It’s worth noting that the decision to add the Mississippi rule to my course wasn’t easy. In fact, on any given day, I can be convinced that adding it was unnecessary. Also, here’s how/why the formula works

Another example.  

You may be surprised to learn that the Official Guide lists just one core tool related to speed-distance-time questions: distance = (rate)(time)

This one formula can be applied to a wide variety of questions, including this one from the Official Guide

A car travels from Mayville to Rome at an average speed of 30 miles per hour and returns immediately along the same route at an average speed of 40 miles per hour. Of the following, which is closest to the average speed, in miles per hour, for the round trip?

A) 32.0

B) 33.0

C) 34.3

D) 35.5

E) 36.5

Although the core distance = (rate)(time) formula can be used to solve this question (as well as all other official speed-distance-time questions), many students will memorize non-essential formulas such as this: 

If an object travels from A to B at a speed of x and then immediately returns to A at a speed of y, the average speed for the round trip = 2xy/(x + y) 

When we apply this formula to the Mayville-to-Rome question, we let x = 30 and y = 40, which means the average speed for the round trip = 2xy/(x + y) = 2(30)(40)/(30 + 40) = 2400/70 = 240/7 ≈ 34.3. Answer: C.  

The non-core formula works perfectly here, but, if you check these two solutions, you’ll see that the test-makers’ core tool works too.    

If both formulas work, what’s the issue? 

One issue is that the average-round-trip formula above applies only to situations in which something travels from A to B at one speed, and then travels from B to A at a different speed. 

The bigger issue is that, if you don’t understand how/why the formula works, you’ll likely have difficulties answering similar, yet slightly altered, questions.  

For example, what if the car stopped in Rome for 15 minutes before returning to Mayville? Do we need to adjust the formula? If so, how? 

What if, upon returning to Mayville, the car turned around and drove back to Rome at 30 miles per hour? What would be the average speed for this three-part trip? Can the formula be modified to handle this alteration?  

As you can see, the non-essential formula falls apart for those slightly altered questions, whereas the core distance = (rate)(time) formula is flexible enough to handle every alteration.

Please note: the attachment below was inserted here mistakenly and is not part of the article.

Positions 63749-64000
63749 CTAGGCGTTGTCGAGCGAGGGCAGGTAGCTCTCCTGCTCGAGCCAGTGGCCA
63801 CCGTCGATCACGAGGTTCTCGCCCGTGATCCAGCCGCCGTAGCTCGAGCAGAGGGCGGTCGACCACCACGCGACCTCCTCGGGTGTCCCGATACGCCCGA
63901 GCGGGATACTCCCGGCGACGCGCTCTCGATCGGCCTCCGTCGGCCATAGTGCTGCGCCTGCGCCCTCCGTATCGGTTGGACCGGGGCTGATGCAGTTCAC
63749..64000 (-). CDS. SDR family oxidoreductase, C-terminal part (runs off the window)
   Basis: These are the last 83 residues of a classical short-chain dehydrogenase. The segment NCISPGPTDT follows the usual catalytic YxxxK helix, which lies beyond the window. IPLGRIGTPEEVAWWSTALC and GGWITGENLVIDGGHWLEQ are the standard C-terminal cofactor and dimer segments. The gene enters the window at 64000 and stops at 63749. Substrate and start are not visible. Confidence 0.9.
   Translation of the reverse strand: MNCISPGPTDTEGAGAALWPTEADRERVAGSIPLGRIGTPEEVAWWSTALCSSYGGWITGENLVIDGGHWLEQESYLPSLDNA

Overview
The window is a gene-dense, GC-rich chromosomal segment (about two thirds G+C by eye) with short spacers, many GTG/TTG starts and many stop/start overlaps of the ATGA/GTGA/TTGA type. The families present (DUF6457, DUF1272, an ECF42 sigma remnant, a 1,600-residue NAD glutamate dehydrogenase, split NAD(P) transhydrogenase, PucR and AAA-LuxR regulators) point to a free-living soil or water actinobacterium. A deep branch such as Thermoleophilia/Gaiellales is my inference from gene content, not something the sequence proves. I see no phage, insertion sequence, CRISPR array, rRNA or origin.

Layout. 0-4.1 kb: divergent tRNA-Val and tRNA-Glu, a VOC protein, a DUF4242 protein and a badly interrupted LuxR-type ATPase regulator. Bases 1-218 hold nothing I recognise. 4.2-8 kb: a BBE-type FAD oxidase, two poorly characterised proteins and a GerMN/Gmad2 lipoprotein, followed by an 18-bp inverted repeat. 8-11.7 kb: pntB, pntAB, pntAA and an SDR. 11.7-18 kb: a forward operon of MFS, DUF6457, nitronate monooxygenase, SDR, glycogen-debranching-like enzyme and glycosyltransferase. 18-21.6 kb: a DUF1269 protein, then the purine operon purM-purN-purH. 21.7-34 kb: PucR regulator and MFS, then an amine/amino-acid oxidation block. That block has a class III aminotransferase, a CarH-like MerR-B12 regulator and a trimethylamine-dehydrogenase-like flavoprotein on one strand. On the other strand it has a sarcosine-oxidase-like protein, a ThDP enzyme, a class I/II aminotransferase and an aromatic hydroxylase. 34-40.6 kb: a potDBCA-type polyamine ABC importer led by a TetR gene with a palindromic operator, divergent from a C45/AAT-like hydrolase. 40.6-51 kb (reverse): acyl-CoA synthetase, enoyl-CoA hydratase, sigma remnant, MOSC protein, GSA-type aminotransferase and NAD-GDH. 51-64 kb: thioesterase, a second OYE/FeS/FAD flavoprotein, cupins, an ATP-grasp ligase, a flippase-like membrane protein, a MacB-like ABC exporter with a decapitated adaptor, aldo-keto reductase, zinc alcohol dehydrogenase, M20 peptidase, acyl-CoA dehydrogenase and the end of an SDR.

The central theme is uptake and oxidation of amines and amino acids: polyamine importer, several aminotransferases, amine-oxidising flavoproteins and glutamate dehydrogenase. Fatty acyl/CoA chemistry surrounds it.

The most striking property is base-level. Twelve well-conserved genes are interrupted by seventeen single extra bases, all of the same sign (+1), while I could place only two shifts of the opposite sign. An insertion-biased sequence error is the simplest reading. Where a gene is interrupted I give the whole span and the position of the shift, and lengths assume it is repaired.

There are many examples of super-specific formulas that fall apart when they encounter the slightest alterations, whereas the core tools provided in the Official Guide are so versatile they can be applied to any GMAT question. 

Here’s the worst aspect of non-essential formulas: 

Learning and practicing non-essential formulas increases your prep time and prevents you from mastering the core tools the test-makers EXPECT you to master. 

Let’s say, while studying distance-rate-time questions, you decide to memorize and practice 9 non-essential formulas as well as the 1 core formula.  

Some might feel that knowing 10 formulas is 10 times better than knowing 1 formula, but this isn’t the case at all, because learning all of those formulas causes problems. 

First, your prep time will be increased if you must learn and practice 10 tools instead of 1. Second, when you encounter a distance-rate-time question on test day, you must now correctly determine which of the 10 formulas to apply, and, even if you do choose the correct formula, will you have a deep enough understanding of it to make the necessary modifications if the question doesn’t quite match the parameters of the formula?

If not, you’ll be forced to apply the core distance-rate-time formula, but if you haven’t mastered the many different ways to apply that flexible core tool, you may get the question wrong.